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Transcript
Geological Observations of North Central West Virginia
By Lyndsey Lieb and Angela Lands, KSU and Mike Kelly and Minjuan Cheng of ISU
ABSTRACT
DETAILS
Summation/synthesis of the entire poster or project. No more than five or so
sentences at the most.
Chestnut Ridge Anticline/Coopers Rock
The cliffs are of hard sandstone known as griststone, and range from 10- to 30-feet high.
The massive sandstone layer that forms Cooper's Rock -- the Upper Connoquenessing Sandstone -is exposed where Cheat River cuts through the lofty Chestnut Ridge anticline which extends
southwest from Pennsylvania across most of West Virginia. The sedimentary rocks of the surface
were formed during the Mississippian and the Pennsylvanian periods. The other exposed rock
layers mainly consist of sandstones, shale and limestone.
INTRODUCTION
Physical research was not conducted by our group from a geological perspective.
Instead, the group the observed and deciphered of the orogeny, 300 million year
old rock layers, and other geological features of Monongalia county, West
Virginia, and Fayette County, Pennsylvania. Specifically Chestnut Ridge
Anticline, Cooper’s Rock in West Virginia, and Youghiogheny River area of
Ohiopyle, Pennsylvania.
Morgantown, WV Coal Geology
Beneath the area of Morgantown, WV is the Pittsburgh Coal
Seam. Vein names of this seam are Upper Freeport Vein and
Upper Kittanning Vein. Plants that lived and died in the
swamps during the Carboniferous Period fossilized forming
the coal seams found today. The first phase of coal
development is called peat. The swamps in this area during this
period have several meandering streams and river channels
which eventually deposited mud and silt. The repeated
deposition followed by heat and pressure turned this peat into
coal. So, every 12 inches of coal represents approximately
10,000 years of continuous peat accumulation. Coal seams in
West Virginia average 3 feet in thickness, although they
occasionally can be as thick as 25 feet.
OVERVIEW
Our area of observation is part of the Appalachian Plateau. The rock formations
of the plateau that cover the western part of the state are relatively flat, except on
the east side where there are dominant folds and faults. These hold some of the
oldest rocks of the region and range in age from late Ordovician up through the
Mississippian. The rest of the Appalachian Plateau is of Pennsylvanian and
Permian age and is where coal seams are located. The folded and thrusted rock of
the plateau is made up mainly of marine sedimentary rock and volcanic rock.
They are some of the oldest rocks in the world.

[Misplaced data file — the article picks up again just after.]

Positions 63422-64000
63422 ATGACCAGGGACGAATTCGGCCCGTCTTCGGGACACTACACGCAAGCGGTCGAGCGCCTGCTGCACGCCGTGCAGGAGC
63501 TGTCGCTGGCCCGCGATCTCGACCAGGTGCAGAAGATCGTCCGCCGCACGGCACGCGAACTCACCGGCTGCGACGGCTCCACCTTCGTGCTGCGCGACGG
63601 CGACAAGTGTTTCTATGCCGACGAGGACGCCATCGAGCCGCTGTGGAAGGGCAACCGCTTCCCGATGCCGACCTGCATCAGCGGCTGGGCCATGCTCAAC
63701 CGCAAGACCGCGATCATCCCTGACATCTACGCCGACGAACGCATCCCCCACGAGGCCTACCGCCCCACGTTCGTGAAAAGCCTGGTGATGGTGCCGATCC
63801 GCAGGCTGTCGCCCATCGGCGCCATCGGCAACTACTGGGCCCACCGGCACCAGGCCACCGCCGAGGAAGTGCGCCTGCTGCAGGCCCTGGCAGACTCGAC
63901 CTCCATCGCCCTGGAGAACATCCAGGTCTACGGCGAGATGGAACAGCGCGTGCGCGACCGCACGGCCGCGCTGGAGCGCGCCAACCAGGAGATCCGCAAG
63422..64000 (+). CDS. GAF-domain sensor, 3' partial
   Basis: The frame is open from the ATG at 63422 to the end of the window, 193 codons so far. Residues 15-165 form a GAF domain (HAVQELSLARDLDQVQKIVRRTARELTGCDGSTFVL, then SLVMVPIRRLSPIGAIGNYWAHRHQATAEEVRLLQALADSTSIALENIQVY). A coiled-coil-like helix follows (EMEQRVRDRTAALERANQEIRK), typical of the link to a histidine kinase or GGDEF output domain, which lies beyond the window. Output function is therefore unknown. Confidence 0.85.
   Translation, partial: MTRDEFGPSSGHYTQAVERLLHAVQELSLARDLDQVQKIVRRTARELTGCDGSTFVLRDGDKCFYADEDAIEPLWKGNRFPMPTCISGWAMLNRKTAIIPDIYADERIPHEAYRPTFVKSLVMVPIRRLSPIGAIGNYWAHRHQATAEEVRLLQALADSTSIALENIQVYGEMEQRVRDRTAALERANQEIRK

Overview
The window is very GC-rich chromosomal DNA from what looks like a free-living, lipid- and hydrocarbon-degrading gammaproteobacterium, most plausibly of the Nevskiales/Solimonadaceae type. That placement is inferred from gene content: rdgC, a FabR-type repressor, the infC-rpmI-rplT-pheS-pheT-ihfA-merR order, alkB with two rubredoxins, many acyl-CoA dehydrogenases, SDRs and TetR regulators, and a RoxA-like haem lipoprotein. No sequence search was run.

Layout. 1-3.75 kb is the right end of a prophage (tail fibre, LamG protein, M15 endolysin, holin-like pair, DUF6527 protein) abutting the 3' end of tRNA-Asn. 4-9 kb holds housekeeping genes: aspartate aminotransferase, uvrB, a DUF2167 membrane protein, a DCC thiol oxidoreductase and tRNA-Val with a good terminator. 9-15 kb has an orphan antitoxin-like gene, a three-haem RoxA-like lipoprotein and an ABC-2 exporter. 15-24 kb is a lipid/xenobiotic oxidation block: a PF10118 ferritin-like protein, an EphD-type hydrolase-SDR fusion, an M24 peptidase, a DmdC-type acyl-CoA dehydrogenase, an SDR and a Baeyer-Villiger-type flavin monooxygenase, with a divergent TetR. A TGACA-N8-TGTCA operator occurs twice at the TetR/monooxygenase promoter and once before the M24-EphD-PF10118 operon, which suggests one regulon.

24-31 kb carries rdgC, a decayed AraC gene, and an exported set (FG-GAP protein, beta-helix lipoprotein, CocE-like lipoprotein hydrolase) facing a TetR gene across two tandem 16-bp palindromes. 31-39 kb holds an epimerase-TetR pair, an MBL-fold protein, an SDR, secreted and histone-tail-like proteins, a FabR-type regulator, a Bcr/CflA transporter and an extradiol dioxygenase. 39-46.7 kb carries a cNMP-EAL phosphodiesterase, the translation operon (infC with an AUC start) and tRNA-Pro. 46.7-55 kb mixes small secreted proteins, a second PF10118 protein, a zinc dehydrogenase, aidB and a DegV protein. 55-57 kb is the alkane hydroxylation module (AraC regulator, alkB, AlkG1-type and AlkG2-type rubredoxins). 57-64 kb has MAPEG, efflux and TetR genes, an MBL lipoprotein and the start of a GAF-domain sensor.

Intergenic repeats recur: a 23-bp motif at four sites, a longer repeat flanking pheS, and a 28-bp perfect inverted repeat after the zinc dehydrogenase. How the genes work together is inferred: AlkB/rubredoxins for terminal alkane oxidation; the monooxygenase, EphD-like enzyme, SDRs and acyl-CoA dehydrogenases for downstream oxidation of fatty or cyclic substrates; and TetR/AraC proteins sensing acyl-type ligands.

In addition, much of this portion of the Plateau has deep bedded salt deposits
nearly 50 feet thick. These deposits can be found some 5000-9000 feet below the
surface. It is estimated that there is enough salt in this area to supply the needs of
our nation for nearly 2000 more years.
SUMMARY
Youghiogheny River, Ohiopyle, PA
Yough river area consists mostly of Pottsville sandstone while outlying areas are shale. The rock
exposures and landscape of the area tell the story of sedimentation, deformation and erosion that is
typical of this part of the Appalachians. The oldest rocks are part of the Pottsville group and consist
of brown, gray and reddish-colored sandstones and shale. Younger rocks range from light-gray
conglomerates, made up of small, white quartz pebbles, to red and green shale, to gray, very sandy
limestone. The youngest rocks in the area contain the coal seams and are economically important to
the area.
The geology of West Virginia was first investigated in the mid
late 1700’s to early 1800’s. The first official research was
conducted my geologist William Barton Roger from 18351842. Geological mapping was established by Israel Charles
White between 1906-1939 and is still used today. These maps
and discoveries have allowed better definition of the coal
areas, rock layers, paleontology, oil and gas fields, and mineral
resources.
Discussion—Interpret results. Interpret what we saw and
learned?
REFERENCE
The group would like to thank Dr. Nancy Hoalst Pullen and
Dr. Jay Gatrell for their organization and leadership. Thanks
to fellow students for their notes, opinions, and other input
on the research and observations conducted. Thanks WVU
and Patriot Mining Co (need names).
Sources cited go here—use smaller font
TEMPLATE PROVIDED BY Jeffrey L. Helms, Department of Psychology, Kennesaw State University, 1000 Chastain Rd. #2202, Kennesaw, GA 30144. Send e-mail to [email protected]